Online donations remain a fraction of the money raised by charitable causes. Wagner said online giving accounts for only eight per cent of total charitable contributions, and some estimates peg the number even lower.
"Every month, there's a new amazing (technology) thing. Well, how can a (charity) possibly keep up in that world," Wagner said during a recent interview in Chideo's Los Angeles office.
In many ways, Wagner is building on past business successes. He's co-owner, along with Cuban, in a variety of companies, including 2929 Entertainment, Magnolia Pictures, AXS TV and Landmark Theatres. That provides access to sports and entertainment stars and other dignitaries.
Chideo is making an impression beyond its smartphone app and website. On Monday, hours after TLC's Tionne "T-Boz" Watkins performed a private fundraising concert at the Grammy Museum, celebrity blogger PerezHilton posted videos provided by Chideo from the show. Arquette plugged Chideo during a red carpet interview with Ryan Seacrest before winning her supporting actress Oscar for "Boyhood" in February.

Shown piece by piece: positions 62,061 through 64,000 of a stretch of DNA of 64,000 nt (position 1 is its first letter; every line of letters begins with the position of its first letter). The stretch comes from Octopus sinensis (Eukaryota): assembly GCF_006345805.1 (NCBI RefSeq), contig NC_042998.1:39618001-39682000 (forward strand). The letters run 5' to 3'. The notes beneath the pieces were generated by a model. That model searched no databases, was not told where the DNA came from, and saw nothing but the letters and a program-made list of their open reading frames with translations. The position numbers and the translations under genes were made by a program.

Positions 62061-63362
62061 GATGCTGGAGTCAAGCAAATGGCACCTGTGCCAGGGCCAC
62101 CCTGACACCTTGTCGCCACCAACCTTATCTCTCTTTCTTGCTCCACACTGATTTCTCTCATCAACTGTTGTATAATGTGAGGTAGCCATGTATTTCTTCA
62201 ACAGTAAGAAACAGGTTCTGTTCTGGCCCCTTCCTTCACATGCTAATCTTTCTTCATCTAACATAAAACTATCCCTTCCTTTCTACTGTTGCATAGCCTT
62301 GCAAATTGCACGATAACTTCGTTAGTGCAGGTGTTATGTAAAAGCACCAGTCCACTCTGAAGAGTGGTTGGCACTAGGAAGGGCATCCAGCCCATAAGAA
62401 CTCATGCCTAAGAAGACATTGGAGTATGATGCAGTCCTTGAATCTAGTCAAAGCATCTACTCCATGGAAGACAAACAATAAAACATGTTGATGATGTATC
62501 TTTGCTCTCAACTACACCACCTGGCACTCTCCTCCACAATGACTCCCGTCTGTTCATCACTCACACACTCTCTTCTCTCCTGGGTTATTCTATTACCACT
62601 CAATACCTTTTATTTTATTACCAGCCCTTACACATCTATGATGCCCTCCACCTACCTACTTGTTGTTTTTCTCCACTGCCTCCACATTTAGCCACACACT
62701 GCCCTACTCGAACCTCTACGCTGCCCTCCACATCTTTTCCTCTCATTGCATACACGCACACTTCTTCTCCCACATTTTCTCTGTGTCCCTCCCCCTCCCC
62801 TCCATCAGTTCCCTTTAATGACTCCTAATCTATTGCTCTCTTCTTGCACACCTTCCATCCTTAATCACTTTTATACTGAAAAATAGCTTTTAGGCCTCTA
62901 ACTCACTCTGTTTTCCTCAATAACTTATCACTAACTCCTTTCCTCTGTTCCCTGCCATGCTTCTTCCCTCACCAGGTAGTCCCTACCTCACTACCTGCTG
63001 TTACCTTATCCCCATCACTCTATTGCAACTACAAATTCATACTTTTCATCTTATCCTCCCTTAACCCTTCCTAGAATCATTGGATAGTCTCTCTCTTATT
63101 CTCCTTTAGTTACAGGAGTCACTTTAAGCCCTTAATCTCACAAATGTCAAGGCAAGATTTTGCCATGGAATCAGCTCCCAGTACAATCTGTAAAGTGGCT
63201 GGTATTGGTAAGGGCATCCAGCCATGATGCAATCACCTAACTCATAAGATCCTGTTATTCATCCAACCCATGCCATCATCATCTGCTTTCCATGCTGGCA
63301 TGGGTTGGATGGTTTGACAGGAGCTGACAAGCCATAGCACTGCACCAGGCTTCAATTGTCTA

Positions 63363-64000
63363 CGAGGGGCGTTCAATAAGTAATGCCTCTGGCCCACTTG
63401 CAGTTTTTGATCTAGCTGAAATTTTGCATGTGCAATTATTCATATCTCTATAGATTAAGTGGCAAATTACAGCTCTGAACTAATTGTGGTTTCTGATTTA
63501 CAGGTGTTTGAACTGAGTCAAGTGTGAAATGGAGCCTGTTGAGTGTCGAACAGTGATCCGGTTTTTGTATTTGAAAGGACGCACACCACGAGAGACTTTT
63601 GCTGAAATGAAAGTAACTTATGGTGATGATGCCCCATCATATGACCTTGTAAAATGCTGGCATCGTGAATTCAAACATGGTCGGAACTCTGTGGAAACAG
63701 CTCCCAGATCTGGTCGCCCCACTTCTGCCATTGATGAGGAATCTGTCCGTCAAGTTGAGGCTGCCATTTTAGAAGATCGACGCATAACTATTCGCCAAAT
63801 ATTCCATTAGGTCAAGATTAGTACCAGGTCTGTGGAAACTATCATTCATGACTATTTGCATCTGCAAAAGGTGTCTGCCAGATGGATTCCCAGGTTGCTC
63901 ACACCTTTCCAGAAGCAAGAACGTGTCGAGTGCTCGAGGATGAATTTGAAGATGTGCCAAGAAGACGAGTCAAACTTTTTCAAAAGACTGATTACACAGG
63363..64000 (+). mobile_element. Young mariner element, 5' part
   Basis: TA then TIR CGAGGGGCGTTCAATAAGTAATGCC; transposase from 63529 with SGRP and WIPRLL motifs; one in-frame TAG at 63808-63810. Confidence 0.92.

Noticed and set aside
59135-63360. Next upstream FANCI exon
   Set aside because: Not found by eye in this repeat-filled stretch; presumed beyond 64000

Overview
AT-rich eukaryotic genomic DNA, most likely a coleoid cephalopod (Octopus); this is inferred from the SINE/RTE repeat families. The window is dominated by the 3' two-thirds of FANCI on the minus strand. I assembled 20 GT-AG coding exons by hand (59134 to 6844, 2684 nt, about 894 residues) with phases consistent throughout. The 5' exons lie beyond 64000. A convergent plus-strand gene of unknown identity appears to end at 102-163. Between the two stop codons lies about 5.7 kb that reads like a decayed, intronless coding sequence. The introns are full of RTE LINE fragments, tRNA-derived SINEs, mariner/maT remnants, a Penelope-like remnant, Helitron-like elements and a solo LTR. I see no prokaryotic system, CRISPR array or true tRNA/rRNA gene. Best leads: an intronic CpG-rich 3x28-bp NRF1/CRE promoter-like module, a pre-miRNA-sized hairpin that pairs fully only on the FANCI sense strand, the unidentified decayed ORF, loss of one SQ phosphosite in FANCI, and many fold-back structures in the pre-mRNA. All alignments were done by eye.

"We haven't even started. We're still in preseason as to where I think this can go," Wagner says.
Most of Chideo's video content is free, but the site encourages donations to enter contests such as last month's "Serena" premiere event where two fans met Cooper and Lawrence on the red carpet. Eighty per cent of the revenue goes to the charity, while the site keeps the remainder for its operations. Donations above the asking price go completely to the charity.
Brooklyn, New York, resident Michelle Aguda's entry in Chideo's "Serena" contest earned her and a friend a spot on the film's red carpet, standing between stars Cooper and Lawrence. The film was released by Wagner's Magnolia Pictures.
Aguda, 23, set out to win the event after learning about it from Lawrence's Instagram feed. Aguda's $100 bid got her 40 entries.
"When I found out I won, I was speechless," Aguda said. She brought a longtime friend to the premiere and spent several minutes talking to the actors. Aguda then spent time at an after-party.